Then he called Caroline to make sure she knew what to do and when. He walked back to the unit with a bounce in his step.
“Checking in with the wife?” asked Clovis as they boarded.
“Every chance I get.”
“What’s her name?”
“ ’Atta boy. Take it easy. Keep it clean. That’s been enough to get me through twenty-two years of this. Three more to go.”
“Easy and clean, that’s me.”
“I see you have an ankle gun.”
“It’s an eight-shot Smith AirLite. Charlie Hood turned me on to them.”
“Never had to draw my gun on duty. Not once.”
“They’ll kill that boy if they don’t get their ransom fast enough. They might kill him anyway.”
“Kill a kid over business,” said Clovis. “Pure animals. Nothing’s the same in this world anymore.”
“Everything’s the same as it always was.”
“Can’t say I really agree with that.”
“And that’s why I have two guns.”
“Coffee?” asked Clovis.
“Let’s just drive fast, make something happen, arrest somebody.”
“Oh, man, you’ve got a lot to learn. First patrol shift, right?”
Bradley nodded, smiling. “I’m kidding, Jerry. Coffee would be good.”
L.A. Sheriff’s Department
patrol area two includes the rough territory along the broken Los Angeles River, from Maywood down to Compton, which was where Bradley Jones and Jerry Clovis were now patrolling, fresh coffees in hand. These were no longer the days of Winchell’s coffee but of specialty double espressos and low-fat lattes, which Clovis and Bradley drank respectively.
Clovis drove. Bradley looked out the very clean windshield at the city of South Gate, unassuming and unbeautiful in the smog-muted autumn light. They cruised Tweedy out to South Gate Park, looped it once slowly with an eye for drug peddlers, but it was quiet and the cover of darkness was still more than an hour away.
“You ever do anything heroic?” asked Bradley.
“I actually delivered a baby once.”
“Fantastic. How did it go?”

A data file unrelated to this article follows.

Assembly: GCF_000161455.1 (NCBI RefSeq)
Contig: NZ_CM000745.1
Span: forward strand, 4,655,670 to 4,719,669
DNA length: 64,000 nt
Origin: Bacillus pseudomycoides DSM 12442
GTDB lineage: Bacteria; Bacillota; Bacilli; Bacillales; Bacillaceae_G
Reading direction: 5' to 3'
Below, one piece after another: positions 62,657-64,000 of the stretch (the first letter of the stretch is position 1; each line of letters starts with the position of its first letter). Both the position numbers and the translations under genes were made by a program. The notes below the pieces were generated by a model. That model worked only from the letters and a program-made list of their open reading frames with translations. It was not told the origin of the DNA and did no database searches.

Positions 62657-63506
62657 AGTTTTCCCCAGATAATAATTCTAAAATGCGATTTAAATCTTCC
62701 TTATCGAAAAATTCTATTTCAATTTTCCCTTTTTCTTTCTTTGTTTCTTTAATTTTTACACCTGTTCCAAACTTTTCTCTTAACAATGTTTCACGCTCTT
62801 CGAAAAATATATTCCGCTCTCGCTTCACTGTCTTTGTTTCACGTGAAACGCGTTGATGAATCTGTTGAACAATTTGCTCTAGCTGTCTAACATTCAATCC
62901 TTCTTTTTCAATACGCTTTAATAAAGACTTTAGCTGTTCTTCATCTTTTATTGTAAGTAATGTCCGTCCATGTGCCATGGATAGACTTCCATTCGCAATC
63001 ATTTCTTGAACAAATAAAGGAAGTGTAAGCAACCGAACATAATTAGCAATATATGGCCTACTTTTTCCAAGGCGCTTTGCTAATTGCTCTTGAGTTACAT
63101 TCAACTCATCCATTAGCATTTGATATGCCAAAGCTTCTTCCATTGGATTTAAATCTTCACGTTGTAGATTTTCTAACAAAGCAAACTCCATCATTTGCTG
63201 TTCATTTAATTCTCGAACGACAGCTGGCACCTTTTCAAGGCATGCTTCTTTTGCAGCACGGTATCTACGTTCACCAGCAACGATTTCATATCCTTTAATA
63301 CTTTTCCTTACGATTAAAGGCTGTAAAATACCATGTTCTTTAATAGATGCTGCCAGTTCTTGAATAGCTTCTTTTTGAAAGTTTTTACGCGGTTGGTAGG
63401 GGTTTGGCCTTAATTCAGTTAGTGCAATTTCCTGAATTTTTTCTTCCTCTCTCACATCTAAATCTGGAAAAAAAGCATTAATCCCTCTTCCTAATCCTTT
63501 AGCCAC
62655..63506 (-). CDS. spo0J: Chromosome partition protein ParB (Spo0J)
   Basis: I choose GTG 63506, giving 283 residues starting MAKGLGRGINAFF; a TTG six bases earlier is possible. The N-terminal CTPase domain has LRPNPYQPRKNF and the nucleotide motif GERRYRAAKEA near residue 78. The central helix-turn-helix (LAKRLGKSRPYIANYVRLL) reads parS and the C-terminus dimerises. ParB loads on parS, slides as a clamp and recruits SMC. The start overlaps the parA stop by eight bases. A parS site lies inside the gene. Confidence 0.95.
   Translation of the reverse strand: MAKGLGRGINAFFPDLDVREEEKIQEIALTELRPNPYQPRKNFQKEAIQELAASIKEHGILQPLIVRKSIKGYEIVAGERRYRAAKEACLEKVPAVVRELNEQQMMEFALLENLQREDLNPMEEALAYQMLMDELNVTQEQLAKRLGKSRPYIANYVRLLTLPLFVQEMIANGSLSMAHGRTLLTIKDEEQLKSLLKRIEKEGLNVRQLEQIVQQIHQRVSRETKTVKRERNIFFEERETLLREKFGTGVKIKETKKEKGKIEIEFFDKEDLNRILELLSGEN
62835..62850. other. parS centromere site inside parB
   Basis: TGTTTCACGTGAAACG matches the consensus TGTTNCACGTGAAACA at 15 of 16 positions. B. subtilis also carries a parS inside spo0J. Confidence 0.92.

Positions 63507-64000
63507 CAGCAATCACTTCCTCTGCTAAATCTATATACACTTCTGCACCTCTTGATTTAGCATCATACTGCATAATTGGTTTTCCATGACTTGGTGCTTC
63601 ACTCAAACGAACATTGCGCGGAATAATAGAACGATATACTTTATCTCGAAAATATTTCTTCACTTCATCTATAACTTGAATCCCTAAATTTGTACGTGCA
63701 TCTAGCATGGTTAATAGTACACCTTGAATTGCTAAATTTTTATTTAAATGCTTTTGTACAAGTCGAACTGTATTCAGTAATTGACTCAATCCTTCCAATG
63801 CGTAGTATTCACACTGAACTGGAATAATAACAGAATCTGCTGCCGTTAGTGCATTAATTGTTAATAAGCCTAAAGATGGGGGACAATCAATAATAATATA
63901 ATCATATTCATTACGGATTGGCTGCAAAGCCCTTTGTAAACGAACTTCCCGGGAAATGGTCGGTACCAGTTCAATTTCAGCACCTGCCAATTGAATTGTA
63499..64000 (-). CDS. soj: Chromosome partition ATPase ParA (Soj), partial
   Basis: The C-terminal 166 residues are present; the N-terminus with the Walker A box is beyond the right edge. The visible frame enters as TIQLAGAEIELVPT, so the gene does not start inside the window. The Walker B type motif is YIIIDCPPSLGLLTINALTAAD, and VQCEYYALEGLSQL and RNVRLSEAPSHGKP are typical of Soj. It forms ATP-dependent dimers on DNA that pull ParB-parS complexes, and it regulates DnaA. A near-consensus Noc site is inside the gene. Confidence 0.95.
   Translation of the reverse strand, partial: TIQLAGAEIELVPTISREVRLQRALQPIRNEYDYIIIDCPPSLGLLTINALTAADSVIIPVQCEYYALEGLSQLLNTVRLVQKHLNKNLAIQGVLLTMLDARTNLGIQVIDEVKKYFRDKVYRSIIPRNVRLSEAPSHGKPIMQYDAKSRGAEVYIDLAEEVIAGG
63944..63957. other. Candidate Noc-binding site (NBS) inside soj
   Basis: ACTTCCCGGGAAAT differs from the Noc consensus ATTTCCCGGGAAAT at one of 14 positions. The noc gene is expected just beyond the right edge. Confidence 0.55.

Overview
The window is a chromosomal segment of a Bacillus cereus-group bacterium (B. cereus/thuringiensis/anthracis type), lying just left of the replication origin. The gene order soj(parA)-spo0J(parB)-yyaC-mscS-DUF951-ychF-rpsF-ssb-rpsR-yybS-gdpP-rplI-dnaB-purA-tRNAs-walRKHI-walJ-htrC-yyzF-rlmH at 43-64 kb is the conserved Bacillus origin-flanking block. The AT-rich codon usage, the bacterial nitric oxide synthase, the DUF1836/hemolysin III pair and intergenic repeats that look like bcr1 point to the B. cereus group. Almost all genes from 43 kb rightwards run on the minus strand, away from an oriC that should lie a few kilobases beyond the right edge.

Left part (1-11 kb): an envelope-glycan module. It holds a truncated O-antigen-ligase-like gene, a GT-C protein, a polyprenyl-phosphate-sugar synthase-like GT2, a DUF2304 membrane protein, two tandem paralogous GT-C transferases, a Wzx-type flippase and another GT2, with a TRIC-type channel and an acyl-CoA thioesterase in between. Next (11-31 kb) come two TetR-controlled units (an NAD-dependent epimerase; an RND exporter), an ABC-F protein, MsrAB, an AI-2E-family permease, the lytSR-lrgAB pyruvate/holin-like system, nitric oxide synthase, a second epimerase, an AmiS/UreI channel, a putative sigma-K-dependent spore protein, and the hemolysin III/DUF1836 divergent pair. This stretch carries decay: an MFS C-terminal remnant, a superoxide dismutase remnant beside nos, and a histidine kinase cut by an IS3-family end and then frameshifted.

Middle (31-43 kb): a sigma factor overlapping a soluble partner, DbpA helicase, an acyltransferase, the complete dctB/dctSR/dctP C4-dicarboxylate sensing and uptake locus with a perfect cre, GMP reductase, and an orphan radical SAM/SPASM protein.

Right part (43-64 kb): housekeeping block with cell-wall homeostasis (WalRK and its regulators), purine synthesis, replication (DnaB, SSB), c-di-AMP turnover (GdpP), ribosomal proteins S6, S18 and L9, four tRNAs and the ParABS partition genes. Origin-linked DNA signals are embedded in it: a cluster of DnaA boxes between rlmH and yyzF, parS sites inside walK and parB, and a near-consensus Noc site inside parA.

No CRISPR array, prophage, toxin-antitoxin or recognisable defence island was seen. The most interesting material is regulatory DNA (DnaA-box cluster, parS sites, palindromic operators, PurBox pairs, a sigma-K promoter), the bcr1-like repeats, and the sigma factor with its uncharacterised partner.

“I didn’t do much, really. Put her in back with a blanket from the trunk, then drove under siren, lights on full. Then when the screams got too loud, I got worried so I pulled over and held on to the lady’s head while she screamed and pushed and thrashed around in the back. Then out it came. A girl. Bloody mess but she started bawling, too, and by the time we got to the hospital they were waiting for us and the mom was wrung out but smiling.”
“Now, that’s a good tale.”
“Not sure how heroic it really was.”
“You up for some heroics tonight?”
“Yeah, right, we’ll bust a nickel-bag crack dealer in Compton.”
“How about we rescue Stevie Carrasco?”
Clovis looked over at him. “Sure. Anytime.”
“I’m going to find out where he is.”
Clovis looked over at him again. “No, you aren’t.”
Bradley sighed. “Old men.”
“You’re joking again, right, Jones?”
“You in or out?”
“I can’t believe we’re having this conversation.”
“Pretend we really are having it. Rescue Stevie Carrasco. Would you be in or out?”
Clovis said nothing for a long time. “Give me more details.”
“Happy to: Carlos Herredia’s North Baja Cartel has an old alliance with La Eme and Florencia Thirteen. A loose alliance. They’ve been here in L.A. awhile, low-profile, doing business, building market share. But the Gulf Cartel has moved in. Benjamin Armenta and his MS-13 gangstas mean business. They’ve taken out six Florence boys in four months but nobody has figured the